Russian President Vladimir Putin said on Friday, Oct.14, that Moscow was conducting its nearly eight-month invasion of Ukraine correctly, despite his forces’ early failure to topple Kyiv and a string of recent embarrassing battlefield defeats.

But his comments came hours after Kremlin-installed officials in Ukraine’s southern region of Kherson urged residents to leave, pointing to nearing Ukrainian artillery and as Kyiv announced its forces were pushing closer towards the region’s main city.

And on Thursday Moscow also hinted at the potentially wide extent of the damage dealt to the Crimea bridge, saying it could take many months to complete repairs after a recent blast rocked the key supply link between Russia and the annexed Crimean peninsula.

“What is happening today is not pleasant. But all the same, (if Russia hadn’t attacked on February) we would have been in the same situation, only the conditions would have been worse for us,” Putin told reporters after a summit in the capital of Kazakhstan.


“So we’re doing everything right,” he insisted.

Nearly eight months into Moscow’s war, Ukraine’s emboldened military, which is clawing back territory in the east as well as in the south, was celebrating Defender’s Day. Meanwhile a United Nations envoy alleged Russian forces were using rape as a weapon.

Putin described the explosion on the Crimea bridge on Saturday as a “terrorist” act and in retaliation battered Ukraine for two days with missiles that hit energy facilities and caused blackouts and disruption to water supplies.

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Speaking to reporters on Thursday, he said that “for now” he saw no need to continue the massive salvo of missiles that hit cities across Ukraine — several far from the front line — and left at least 20 civilians dead. He explained the Russian military had other objectives.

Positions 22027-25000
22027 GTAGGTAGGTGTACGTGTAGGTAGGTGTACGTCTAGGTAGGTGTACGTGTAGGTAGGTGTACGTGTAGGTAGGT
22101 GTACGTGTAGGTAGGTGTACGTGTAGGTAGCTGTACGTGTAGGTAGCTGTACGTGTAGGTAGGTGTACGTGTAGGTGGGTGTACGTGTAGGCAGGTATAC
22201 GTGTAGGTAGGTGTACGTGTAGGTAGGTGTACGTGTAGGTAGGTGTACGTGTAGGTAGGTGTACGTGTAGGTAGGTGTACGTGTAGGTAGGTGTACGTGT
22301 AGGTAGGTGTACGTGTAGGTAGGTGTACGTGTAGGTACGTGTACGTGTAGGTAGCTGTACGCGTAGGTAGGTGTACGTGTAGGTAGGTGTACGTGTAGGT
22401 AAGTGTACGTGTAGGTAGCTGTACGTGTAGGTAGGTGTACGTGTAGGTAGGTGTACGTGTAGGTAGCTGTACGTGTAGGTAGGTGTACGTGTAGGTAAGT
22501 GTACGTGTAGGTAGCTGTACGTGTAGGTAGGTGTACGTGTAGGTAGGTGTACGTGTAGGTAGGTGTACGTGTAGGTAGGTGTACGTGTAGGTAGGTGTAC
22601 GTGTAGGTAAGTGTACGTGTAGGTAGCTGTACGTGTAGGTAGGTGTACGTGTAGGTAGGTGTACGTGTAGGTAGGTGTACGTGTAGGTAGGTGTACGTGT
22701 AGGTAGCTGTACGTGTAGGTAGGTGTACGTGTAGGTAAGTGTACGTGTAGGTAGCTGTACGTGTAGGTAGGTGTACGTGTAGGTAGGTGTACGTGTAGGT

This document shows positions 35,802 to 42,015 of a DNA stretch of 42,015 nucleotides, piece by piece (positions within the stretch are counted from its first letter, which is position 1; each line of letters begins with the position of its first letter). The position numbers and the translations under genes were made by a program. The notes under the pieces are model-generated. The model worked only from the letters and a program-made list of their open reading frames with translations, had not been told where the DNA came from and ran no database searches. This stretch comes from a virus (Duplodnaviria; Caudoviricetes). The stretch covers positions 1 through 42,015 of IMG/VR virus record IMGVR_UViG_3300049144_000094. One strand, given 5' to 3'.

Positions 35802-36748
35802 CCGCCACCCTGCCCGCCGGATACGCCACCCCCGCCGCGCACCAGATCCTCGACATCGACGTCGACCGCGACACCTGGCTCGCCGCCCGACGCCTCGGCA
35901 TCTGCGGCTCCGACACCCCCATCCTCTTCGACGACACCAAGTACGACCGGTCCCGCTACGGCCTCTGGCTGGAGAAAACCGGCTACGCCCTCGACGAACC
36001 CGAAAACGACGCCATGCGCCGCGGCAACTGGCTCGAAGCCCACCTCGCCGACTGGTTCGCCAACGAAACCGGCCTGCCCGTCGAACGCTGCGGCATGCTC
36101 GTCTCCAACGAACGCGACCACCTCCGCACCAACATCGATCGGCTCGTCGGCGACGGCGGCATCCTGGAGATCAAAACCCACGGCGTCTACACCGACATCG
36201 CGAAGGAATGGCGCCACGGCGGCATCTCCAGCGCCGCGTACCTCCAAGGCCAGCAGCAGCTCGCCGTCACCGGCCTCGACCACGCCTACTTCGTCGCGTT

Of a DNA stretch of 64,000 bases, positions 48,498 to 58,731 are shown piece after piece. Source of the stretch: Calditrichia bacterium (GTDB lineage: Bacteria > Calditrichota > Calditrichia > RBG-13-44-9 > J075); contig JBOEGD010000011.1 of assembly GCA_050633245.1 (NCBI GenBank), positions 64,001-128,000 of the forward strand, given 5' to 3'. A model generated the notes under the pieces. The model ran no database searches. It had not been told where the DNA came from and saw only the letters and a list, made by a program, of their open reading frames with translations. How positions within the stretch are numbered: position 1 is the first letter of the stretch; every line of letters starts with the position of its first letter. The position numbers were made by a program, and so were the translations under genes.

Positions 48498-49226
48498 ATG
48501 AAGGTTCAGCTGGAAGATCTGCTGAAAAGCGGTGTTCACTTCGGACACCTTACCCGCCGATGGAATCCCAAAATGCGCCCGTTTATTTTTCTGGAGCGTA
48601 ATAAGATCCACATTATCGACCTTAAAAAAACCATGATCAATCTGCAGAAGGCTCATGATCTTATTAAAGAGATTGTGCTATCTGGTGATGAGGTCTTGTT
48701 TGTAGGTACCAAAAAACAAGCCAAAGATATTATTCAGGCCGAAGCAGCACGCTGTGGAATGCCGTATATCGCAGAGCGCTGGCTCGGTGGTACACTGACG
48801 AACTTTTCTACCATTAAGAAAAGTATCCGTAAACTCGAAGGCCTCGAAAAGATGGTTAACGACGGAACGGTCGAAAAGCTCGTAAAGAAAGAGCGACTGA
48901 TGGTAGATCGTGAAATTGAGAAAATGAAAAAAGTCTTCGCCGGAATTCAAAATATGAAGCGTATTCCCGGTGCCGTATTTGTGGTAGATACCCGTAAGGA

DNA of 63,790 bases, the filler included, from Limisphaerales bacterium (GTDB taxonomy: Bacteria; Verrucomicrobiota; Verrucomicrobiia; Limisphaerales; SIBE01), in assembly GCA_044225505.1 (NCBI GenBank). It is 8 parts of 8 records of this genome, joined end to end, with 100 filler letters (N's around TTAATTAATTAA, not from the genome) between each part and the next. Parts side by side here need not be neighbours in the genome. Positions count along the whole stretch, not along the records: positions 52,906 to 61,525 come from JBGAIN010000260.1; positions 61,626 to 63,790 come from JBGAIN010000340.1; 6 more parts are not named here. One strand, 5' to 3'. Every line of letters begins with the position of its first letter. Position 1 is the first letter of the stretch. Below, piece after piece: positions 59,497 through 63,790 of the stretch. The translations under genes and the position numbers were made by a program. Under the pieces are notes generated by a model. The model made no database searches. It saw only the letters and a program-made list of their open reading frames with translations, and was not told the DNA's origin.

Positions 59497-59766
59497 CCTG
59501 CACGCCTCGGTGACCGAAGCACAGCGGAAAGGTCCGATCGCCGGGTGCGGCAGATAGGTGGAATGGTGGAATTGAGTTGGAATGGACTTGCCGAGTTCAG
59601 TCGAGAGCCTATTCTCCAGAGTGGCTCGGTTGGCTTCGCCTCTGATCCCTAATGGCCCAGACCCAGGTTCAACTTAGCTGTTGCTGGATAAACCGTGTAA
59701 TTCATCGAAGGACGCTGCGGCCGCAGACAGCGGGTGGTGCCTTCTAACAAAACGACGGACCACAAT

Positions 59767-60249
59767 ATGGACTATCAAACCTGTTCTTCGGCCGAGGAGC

‘The world is with us’

“Our aim is not to destory Ukraine,” Putin added.

The Crimea bridge is logistically crucial for Moscow. It is a vital transport link for moving military equipment to Russian soldiers fighting in Ukraine.


But it is also symbolically important to Putin, who inaugurated the bridge in 2018 several years after he annexed the peninsula from Ukraine to a chorus of Western condemnation.

The missile barrage on Monday and Tuesday, he said, was direct retaliation for the blast.

Russia’s cabinet, in a decree signed by Prime Minister Mikhail Mishustin, ordered the company tasked with the “design and restoration of destroyed elements of … the Crimean Bridge” to complete the work by July 1, 2023.

That date gives an indication of the extent of the damage caused by the explosion at the bridge because Russian officials have otherwise been circumspect about the lasting impact of the incident.

They did however say hours after the blast — which they blamed on Ukraine special forces — that both road and rail traffic had been restored.

In Kyiv on Friday, President Volodymyr Zelensky vowed, during events marking the country’s first Defender’s Day celebrations, that Ukrainian troops would be victorious over Russian forces

He also laid a wreath at a memorial for soldiers killed since 2014, when Kremlin-backed separatists wrested control of parts of two eastern regions. In February this year, the separatists appealed for Russia to intervene.


“The world is with us, more than ever. This makes us stronger than ever in history,” Zelensky added in reference to unprecedented Western aid.

Ukrainian forces mounted a counter-offensive in the south towards the end of the summer and have been pushing closer and closer to the main city in the Kherson region, also called Kherson.

On Friday, the Moscow-installed authorities in the region renewed a call for residents to temporarily leave, with reports that Ukrainian forces had been gaining ground near Kherson.

Advance on Kherson

“The bombardments of the Kherson region are dangerous for civilians,” Kirill Stremousov, the deputy head of the pro-Russian regional administration said. He urged residents to take a trip for “rest and recreation” elsewhere.

But in the east, pro-Russian forces said they were closing in on the industrial city of Bakhmut after they reported the capture of two villages on the city’s outskirts this week.

An official of the so-called Lugansk People’s Republic, a pro-Kremlin breakaway region in east Ukraine, said “active hostilities were underway” within Bakhmut.


“Our forces are confidently marching and liberating this settlement,” the official, Andriy Marochko, was quoted as saying by Russia’s state-run TASS news agency.

Also this week, UN envoy Pramila Patten told AFP in an interview that rapes and sexual assaults attributed to Moscow’s forces in Ukraine were part of a Russian “military strategy” and a “deliberate tactic to dehumanise the victims”.

“When you hear women testify about Russian soldiers equipped with Viagra, it’s clearly a military strategy,” the UN special representative on sexual violence said on Thursday. “It is clearly a deliberate tactic to dehumanise the victims.”

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